Here we go again, whiplashing around on that out-of-control carousel called the Washington Redskins. The question for owner Dan Snyder and his front office is: What's with all these crazy circular misunderstandings? How come what they seem to promise is never quite, when the spinning stops, what happens? Why do people always walk away rubbing the backs of their necks?

On winning NFL teams, players sometimes take less money to stay. On this team, they're willing to forfeit good money to leave. We have to wonder why. The answer may be that no amount is worth it to play for this team for very longWhile Jenkins goes on to bring up a couple of less-compelling cases indicting the organization of bungling and using bait and switch tactics with Lavar Arrington and Steve Spurrier, it's hard to refute that this situation with Coles has given the organization a black eye. Have you ever heard of a player willing to give back guaranteed money in order to buy his freedom? Even though the desire to get out apparently was related more the on-field differences rather than a beef with the organization as a whole, it still looks bad.

It must be pointed out, however, that while all of this was going on there was much more serious bungling going on elsewhere in the NFL. The Tennessee Titans had to cut six players, most of them starters, because they were some $30 million over the salary cap.

Then the Oakland Raiders quickly found themselves in cap hell after agreeing to trade for Randy Moss and signing receiver Jerry Porter to a contract extension. In a move that apparently stunned the team, cornerback Charles Woodson signed the tender offered by the Raiders as their franchise player, a move that locked up over $10 million in cap dollars. Even after quarterback Rich Gannon agreed to a pay cut that saved the team some $7 million against the '05 cap, they were still $10-$15 million over according to the Oakland Tribune.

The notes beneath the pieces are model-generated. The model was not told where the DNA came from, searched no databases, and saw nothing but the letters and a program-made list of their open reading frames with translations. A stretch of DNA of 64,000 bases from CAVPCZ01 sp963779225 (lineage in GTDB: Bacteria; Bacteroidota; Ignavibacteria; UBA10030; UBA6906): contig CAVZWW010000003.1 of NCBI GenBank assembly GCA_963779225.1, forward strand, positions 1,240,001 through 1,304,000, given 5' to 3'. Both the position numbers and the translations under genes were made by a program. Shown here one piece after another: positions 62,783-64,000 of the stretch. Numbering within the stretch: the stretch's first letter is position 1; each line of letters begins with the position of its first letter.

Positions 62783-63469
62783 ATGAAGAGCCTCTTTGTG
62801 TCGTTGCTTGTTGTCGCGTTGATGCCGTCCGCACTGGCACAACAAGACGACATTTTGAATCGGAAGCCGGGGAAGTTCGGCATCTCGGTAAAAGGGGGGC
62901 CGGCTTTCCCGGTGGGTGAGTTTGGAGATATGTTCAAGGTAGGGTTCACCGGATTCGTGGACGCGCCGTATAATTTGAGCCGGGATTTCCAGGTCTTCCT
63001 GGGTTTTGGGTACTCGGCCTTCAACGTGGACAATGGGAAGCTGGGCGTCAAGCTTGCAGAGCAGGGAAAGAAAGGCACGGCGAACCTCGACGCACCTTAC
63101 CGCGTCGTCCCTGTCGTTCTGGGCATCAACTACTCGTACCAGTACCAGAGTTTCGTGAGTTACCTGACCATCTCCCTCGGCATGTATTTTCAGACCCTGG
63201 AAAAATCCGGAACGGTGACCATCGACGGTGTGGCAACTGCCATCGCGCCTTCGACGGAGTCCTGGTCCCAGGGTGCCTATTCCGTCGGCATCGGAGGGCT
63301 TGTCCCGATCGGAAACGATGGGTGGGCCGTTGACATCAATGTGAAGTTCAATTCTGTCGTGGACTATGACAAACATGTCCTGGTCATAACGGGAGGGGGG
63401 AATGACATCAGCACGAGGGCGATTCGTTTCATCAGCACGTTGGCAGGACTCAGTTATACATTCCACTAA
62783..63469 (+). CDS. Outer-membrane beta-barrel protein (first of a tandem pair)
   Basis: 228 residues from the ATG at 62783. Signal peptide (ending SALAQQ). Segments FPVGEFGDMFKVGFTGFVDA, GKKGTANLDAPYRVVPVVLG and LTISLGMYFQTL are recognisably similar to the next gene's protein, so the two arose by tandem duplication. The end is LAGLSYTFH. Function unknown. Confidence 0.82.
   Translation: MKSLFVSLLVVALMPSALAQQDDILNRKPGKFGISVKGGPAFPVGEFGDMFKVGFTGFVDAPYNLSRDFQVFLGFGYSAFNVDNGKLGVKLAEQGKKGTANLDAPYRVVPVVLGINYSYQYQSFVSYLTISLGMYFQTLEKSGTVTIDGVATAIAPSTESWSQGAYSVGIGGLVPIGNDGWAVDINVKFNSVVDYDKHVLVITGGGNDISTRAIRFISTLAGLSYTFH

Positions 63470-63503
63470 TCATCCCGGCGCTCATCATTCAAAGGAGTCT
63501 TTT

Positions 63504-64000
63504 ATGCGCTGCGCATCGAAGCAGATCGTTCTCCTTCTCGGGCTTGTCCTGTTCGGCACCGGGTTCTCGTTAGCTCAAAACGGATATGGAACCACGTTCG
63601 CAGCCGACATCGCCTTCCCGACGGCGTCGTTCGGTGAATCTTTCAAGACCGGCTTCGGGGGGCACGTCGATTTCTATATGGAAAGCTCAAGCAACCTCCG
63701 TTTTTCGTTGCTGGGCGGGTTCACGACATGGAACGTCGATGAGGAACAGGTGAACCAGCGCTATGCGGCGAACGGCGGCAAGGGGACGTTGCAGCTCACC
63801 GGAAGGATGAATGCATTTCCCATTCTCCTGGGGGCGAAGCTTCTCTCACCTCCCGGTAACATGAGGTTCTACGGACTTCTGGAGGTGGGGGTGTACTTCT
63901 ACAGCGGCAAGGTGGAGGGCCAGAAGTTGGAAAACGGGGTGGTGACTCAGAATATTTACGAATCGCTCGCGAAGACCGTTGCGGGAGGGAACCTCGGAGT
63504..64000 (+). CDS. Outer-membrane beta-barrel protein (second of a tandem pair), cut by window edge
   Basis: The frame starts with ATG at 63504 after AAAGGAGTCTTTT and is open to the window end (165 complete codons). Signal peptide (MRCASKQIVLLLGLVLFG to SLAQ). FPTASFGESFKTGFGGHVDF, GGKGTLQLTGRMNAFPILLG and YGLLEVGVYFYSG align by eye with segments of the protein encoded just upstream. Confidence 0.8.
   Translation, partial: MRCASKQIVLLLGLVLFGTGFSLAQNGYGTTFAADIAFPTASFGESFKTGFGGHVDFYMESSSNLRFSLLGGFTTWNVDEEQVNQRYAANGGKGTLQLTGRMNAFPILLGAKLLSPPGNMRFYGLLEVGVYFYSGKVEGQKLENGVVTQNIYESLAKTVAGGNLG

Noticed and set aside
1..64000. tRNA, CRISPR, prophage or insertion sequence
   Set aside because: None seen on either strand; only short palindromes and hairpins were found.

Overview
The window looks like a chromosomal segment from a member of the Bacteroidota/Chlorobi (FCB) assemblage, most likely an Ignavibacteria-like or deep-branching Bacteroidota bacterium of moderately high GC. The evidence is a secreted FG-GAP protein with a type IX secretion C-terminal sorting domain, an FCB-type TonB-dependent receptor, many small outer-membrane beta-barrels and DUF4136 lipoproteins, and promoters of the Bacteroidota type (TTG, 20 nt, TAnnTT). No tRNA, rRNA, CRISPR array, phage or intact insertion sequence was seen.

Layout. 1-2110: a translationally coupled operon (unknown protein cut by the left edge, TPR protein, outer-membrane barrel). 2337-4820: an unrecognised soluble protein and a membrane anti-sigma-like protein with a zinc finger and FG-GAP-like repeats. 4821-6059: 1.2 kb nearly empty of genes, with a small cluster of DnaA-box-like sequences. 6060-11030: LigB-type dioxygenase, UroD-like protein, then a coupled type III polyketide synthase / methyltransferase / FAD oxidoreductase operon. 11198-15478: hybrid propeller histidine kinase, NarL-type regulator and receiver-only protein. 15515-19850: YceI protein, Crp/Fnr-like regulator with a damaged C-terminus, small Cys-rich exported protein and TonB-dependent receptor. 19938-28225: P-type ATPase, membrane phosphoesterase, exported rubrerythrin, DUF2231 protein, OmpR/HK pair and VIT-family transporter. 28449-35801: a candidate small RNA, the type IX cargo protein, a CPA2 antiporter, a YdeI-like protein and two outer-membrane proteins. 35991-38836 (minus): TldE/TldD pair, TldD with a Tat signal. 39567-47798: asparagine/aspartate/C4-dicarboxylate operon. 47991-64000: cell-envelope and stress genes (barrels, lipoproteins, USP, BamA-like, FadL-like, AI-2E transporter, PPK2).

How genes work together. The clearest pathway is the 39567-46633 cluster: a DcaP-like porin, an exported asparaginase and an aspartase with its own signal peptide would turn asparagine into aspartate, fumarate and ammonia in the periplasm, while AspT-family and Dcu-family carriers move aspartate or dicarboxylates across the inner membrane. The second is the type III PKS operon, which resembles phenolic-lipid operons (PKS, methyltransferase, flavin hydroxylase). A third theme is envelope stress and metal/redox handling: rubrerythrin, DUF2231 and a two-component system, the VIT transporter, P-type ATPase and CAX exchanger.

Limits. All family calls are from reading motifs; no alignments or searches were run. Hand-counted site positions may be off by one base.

And yet these teams are not getting ripped, they're not getting snyde comments made in their direction by Len Pasquerelli, they're just, well, trying to win. Meanwhile, the Redskins have rarely been forced to waive a starter or demand a $7 million pay cut for a player in order to get under the cap. But if you asked the average fan who manages their cap better, the Titans or the Redskins, Al Davis or Dan Snyder, I think we all know what the answer would be.

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Redskins Draft Room Revealed: Who works the phones, and who makes the call

Redskins Draft Room Revealed: Who works the phones, and who makes the call

Since the dismissal of former general manager Scot McCloughan, there's been little question who was in charge at Redskins Park. Unofficially anyway. 

Bruce Allen is back running the show, if he ever stopped, and will be at the center of the Redskins draft room and decision making process.

For weeks, Allen and Jay Gruden made clear that the entire Redskins front office - from scouts to the top brass - have input on draft grades. Those grades will determine what players the 'Skins take, and the team is unlikely to deviate from their draft board. 

On Monday, however, Washington director of college scouting Scott Campbell addressed the media and explained that when a decision needs to be made, it will be Allen's call. 

From Campbell:

The way we have the room when the draft is ongoing is we have Eric Schaffer and Alex Santos are constantly calling teams above us. They’re taking the phone calls from the other teams – also behind [us]. A lot of times per Bruce’s instructions, he’ll say, ‘Hey, you take these five teams. You take the next five teams. Start making calls.’ And then we’re receiving calls too at the same time. Once they get that information, they’ll tell the table in the front and say, ‘Hey, we can trade back for this, we can trade up for that.’ It would be me and Bruce and Jay saying ‘No, no, we’ve got enough guys there’ or say ‘I like these guys,’ or like, “Hey, there’s guys there.’ So it’s kind of a discussion amongst the people, and most times it’s Bruce saying, ‘Just tell them we’re not interested,’ or he says, ‘Get the league on the phone. We’re going to make that trade.’”